Oh, you … you thought the 2022 New York Yankees season was dead when the players unanimously rejected the owners’ “last and best” offer after an evening packed with falsified optimism?
Because this will get dark, it will last for weeks and months, and there will be little-to-no progress, even though the league’s PR hounds want you to believe MLB did the very best they could to install a set of Opening Day parameters that worked for everyone.
You already fell for it once … didn’t you? You made memes about how Bob Nightengale saved baseball, as he tweeted through owner propaganda point after owner propaganda point. You listened to what you wanted to hear, ignoring that not only did the two sides avoid getting closer on the CBT threshold, but the owners managed to insultingly keep it at a stagnant $220 million for the next three years in a row.
Three years in a row! Not even a crumb.
So, what’s our best-case scenario? April games get canceled across the board before ownership has a change of heart and graciously allows MLB players to resume their jobs in May and takes Joey Gallo off of LinkedIn.
Worst-case scenario? A firefight that heads to court, and could kill the sport altogether.
Yankees fans might watch MLB lockout head to court after last, best offer
“Last, best offer”. Sound familiar? In other words, we’re already halfway there after Tuesday’s futile and stupid gesture.
In theory, a difference of $30 million between both sides’ CBT requirements shouldn’t be nearly enough to kill a season, especially after something as dire as a global pandemic really threatened to tackle the sport in a way that was beyond any authority’s control.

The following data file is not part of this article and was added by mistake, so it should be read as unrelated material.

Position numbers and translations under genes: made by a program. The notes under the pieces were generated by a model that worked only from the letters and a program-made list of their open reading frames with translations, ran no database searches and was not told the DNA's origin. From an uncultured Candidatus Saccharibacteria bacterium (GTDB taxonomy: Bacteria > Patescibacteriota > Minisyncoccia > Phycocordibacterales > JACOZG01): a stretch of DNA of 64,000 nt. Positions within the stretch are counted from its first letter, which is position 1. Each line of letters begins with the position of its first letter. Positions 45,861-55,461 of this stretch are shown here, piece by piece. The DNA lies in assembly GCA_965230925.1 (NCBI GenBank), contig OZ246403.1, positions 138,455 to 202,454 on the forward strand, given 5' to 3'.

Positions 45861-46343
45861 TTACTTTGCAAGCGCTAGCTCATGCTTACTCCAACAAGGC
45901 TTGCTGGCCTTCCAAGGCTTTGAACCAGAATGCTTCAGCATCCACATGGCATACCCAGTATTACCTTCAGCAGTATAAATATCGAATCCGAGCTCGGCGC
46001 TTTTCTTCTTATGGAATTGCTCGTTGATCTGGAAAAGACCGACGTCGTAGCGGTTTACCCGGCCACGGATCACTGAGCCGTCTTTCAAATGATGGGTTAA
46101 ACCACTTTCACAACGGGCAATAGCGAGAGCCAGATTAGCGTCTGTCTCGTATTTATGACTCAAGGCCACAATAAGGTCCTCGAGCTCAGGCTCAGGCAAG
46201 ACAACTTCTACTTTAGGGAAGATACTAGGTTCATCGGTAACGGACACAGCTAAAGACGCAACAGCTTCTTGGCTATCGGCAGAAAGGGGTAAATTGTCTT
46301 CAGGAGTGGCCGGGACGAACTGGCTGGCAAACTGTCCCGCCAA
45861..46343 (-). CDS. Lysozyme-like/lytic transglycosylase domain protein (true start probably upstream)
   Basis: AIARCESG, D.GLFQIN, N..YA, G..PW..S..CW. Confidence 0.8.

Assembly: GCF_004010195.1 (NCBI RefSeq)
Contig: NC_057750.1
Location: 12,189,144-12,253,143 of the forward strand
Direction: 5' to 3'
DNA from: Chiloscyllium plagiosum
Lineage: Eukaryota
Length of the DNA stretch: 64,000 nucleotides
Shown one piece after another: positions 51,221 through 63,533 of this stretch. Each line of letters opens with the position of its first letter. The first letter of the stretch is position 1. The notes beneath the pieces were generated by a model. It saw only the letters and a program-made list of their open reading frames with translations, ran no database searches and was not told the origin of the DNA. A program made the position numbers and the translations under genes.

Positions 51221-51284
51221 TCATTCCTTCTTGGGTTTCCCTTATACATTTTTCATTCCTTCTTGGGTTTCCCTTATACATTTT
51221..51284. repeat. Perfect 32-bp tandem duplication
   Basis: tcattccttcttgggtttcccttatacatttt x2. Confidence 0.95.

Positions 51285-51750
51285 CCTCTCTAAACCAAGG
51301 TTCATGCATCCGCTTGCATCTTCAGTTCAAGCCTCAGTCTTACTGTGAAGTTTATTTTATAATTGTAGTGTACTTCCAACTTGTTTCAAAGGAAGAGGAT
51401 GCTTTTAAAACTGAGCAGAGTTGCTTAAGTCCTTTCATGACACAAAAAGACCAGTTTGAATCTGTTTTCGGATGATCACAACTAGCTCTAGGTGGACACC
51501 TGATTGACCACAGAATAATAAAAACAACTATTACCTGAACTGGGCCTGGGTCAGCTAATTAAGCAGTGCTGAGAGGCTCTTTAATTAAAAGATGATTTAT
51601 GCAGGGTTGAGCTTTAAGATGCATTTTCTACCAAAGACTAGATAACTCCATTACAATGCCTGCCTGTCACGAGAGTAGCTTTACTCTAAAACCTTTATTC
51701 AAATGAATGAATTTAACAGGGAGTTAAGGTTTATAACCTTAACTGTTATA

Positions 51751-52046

In reality, neither side has been the correct amount of flexible in the totality of the process, which could’ve been avoided if ownership hadn’t waited 43 wasted days before engaging the players they willfully locked out.
Certainly sounds like the start of a case accusing the owners of bad-faith negotiation, doesn’t it?
We live in a different time than we did in 1994. Allegiances are now split between 50 different whirring screens and entertainment mediums at any given time. Countless other forms of joy are now available at each fingertip.
And, most importantly, we know what’s behind the curtain of every MLB franchise that wants to pretend to be unable to make ends meet unless you make 30 different concessions in their direction in any negotiation.
It’s difficult to see this ending in a firefight, but it’s canonically easy to see this ending in a series of whimpers, followed by abject silence.